Shamrock Shake Alert: Why We So Love Those Limited-Time Offers

In the fast food world, the "limited-time offer" is a remarkably powerful thing. Why?

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In the fast food world, the “limited-time offer” is a remarkably powerful thing. The influx of fish on fast food menus during Lent tends to correspond with an influx of seasonal customers. Last autumn, Starbucks customers seemed ready to riot when news broke that the coffee chain was running out of pumpkin spice lattes, a favorite appearing every fall. The main appeal of the McRib appears to be that it isn’t available all the time, at all McDonald’s locations.

For the most part, fast food limited-time offers, or LTOs, are timed to coincide with a holiday or season. St. Patrick’s Day, March Madness, baseball season, Father’s Day—they’ll all see their share of “special” food and drink items. They’re obvious ploys to juice sales, and more and more of them pop up every year for a simple reason: They work.

The Wall Street Journal recently noted that it’s not merely the “limited time” quality that attracts diners. Sure, we’re motivated by the feeling that we don’t want to miss out on something that won’t be around forever. But there’s often more to it than that. Many LTOs have become traditions that consumers eagerly anticipate with the arrival of every season and holiday, right alongside Halloween decorations and Black Friday sales. It’s almost as if it wouldn’t really be autumn if pumpkin-flavored coffee, pancakes, and shakes failed to appear on chain restaurant menus. About the same time of year that Christmas music takes over every mall, consumers are reliably game to want peppermint and chocolate twists added to almost anything edible.

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Add green food coloring to whatever, and we’ll buy it around St. Patrick’s. OK, so maybe that’s an exaggeration. But there is something almost Pavlovian about the consumer response to LTOs, especially ones that announce the arrival of a season and that trigger fond memories.

In fact, fast food establishments think very carefully about LTOs. They plan menu item rollouts for months, sometimes years, in order to get it just right with consumers. The quick-service industry publication QSR Magazine described “The Art of the LTO” in an article last summer. Gary Occhiogrosso, chief development officer of TruFoods LLC, which owns brands such as Ritters Frozen Custard and Arthur Treacher’s Fish & Chips, explained the thinking that goes into LTOs:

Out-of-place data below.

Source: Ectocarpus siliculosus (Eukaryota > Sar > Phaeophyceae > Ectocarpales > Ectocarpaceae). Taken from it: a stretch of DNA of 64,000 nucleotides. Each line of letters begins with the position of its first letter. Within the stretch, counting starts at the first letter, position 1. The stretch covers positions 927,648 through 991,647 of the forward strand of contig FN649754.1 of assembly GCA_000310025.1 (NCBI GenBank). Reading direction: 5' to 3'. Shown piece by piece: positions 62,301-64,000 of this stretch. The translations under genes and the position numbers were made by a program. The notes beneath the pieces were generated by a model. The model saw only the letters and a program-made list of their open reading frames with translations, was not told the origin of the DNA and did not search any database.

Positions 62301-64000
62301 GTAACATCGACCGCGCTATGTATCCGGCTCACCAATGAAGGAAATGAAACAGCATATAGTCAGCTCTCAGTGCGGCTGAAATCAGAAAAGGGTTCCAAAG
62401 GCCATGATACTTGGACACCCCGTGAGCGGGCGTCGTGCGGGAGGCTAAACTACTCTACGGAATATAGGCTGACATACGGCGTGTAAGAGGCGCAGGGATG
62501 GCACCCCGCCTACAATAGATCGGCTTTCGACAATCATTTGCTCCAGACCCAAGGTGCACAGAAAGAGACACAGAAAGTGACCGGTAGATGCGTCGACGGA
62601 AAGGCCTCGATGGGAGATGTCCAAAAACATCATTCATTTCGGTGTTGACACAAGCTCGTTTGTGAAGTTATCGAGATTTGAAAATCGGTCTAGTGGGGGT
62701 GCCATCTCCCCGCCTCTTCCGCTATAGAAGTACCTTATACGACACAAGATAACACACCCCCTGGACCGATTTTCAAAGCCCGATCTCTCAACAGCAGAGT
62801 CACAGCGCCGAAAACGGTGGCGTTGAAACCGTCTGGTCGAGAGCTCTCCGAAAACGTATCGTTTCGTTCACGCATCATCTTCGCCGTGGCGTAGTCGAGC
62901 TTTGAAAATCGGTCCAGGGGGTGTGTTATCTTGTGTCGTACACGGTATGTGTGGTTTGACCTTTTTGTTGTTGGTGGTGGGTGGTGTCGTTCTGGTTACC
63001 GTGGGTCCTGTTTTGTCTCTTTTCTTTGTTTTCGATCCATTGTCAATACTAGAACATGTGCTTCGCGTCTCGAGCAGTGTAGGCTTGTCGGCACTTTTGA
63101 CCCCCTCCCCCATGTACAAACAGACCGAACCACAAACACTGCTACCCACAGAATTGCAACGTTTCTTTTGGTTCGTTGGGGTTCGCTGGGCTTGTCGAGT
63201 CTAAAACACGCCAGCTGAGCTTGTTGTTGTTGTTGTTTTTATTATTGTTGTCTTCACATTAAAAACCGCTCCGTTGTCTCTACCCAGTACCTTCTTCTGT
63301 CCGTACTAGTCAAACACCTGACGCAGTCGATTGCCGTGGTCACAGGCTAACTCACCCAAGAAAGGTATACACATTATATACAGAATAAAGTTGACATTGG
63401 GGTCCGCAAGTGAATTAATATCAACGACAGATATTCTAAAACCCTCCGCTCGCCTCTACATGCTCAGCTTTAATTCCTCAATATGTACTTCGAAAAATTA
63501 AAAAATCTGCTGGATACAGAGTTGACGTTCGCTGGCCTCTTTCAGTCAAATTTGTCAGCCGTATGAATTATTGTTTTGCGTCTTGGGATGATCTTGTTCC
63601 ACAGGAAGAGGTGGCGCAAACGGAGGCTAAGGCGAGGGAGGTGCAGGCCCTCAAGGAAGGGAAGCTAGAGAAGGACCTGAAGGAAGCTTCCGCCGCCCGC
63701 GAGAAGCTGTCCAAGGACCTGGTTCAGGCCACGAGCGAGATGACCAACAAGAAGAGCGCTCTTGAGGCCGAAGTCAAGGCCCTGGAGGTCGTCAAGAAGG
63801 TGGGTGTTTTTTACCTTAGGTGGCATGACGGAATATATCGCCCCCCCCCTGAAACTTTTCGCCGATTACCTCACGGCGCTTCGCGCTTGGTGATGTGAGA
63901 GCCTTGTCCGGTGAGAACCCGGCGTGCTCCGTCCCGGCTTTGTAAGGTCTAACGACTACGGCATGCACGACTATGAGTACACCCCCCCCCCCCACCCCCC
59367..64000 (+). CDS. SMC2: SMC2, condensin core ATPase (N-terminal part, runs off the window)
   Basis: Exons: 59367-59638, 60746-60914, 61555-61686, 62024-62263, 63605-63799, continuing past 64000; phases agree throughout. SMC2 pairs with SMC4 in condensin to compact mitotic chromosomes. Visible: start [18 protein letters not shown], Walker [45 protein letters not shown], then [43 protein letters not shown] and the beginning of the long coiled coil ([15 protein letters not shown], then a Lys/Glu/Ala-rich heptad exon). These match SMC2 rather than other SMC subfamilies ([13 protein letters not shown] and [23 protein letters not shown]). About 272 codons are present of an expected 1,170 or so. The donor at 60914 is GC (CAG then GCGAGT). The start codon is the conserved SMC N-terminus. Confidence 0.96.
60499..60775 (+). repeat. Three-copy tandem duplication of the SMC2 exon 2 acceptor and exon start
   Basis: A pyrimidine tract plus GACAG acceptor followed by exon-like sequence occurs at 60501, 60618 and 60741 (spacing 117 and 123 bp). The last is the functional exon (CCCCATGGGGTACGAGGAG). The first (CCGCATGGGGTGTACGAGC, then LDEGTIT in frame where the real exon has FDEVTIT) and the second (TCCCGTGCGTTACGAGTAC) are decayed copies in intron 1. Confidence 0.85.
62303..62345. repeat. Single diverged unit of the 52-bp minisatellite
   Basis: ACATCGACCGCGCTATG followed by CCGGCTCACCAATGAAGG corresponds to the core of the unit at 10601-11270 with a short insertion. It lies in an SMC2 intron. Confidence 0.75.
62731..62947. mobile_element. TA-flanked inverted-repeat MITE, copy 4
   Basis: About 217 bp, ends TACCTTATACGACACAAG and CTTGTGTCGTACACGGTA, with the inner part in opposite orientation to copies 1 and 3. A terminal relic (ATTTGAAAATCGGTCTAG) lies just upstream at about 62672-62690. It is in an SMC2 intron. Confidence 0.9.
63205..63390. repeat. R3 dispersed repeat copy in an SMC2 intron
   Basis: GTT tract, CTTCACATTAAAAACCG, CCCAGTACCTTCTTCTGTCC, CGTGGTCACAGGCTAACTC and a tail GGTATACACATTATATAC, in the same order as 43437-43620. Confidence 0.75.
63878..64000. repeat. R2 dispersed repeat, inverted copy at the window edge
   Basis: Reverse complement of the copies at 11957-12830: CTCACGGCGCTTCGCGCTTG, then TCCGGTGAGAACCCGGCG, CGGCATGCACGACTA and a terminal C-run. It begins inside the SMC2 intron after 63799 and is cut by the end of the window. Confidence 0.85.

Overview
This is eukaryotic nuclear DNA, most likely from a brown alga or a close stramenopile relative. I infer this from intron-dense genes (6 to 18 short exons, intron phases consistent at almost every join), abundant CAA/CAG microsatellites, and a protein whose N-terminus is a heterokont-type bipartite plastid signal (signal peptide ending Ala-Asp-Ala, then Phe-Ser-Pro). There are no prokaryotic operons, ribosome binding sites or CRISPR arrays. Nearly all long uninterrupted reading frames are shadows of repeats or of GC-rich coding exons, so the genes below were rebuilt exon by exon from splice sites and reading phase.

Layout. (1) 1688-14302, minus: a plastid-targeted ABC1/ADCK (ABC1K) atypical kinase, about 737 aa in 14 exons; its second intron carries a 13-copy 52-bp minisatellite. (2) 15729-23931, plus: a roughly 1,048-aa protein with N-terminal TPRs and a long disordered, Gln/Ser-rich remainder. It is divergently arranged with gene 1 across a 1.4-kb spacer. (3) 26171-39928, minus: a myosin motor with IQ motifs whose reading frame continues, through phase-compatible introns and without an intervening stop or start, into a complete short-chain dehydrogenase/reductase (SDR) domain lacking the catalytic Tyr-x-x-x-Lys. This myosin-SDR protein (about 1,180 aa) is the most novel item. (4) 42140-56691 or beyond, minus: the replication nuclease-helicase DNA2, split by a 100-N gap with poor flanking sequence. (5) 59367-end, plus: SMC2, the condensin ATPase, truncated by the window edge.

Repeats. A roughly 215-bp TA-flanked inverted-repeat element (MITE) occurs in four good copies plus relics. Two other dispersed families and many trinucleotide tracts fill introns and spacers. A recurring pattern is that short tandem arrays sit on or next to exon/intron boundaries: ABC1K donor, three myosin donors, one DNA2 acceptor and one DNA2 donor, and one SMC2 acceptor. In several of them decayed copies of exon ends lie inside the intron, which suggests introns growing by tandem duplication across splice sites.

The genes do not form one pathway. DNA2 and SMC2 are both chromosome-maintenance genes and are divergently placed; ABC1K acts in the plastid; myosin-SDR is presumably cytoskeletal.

“You need to generate excitement and interest, but you can’t afford to continually extend the menu,” he says. “So that’s where the LTO fits in. It arrives with a product that’s perfect for a particular season at just the right price point, and there’s a sense of immediacy around it. You’ve got to get it before it’s gone.”

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Consumers wouldn’t be worried about missing out on, say, a McRib, if it was always on McDonald’s menus. The sense of immediacy is forced, of course, as is the pressure one feels to take advantage before it’s too late. Regardless, the LTO works its magic on us time and again. It’s not unlike the compulsion so many shoppers feel regarding daily deals from Groupon, LivingSocial, Gilt, and such: The desire to avoid missing out can be as strong as the desire to purchase whatever it is that’s being sold.

What’s next in terms of LTOs? Analysts tell the Wall Street Journal that diners can look forward to a rise in especially unhealthy menu items:

Expect to see more indulgent or high-calorie dishes promoted as limited time offers, says Bonnie Riggs, restaurant analyst at NPD Group Inc., a market research firm. They are generally exempt from the growing number of laws requiring restaurants to list calorie counts on menus. “It’s a good way of getting around that,” she says.

Like all LTOs, these fast food offerings will be short-lived—just like you if you eat too many of them.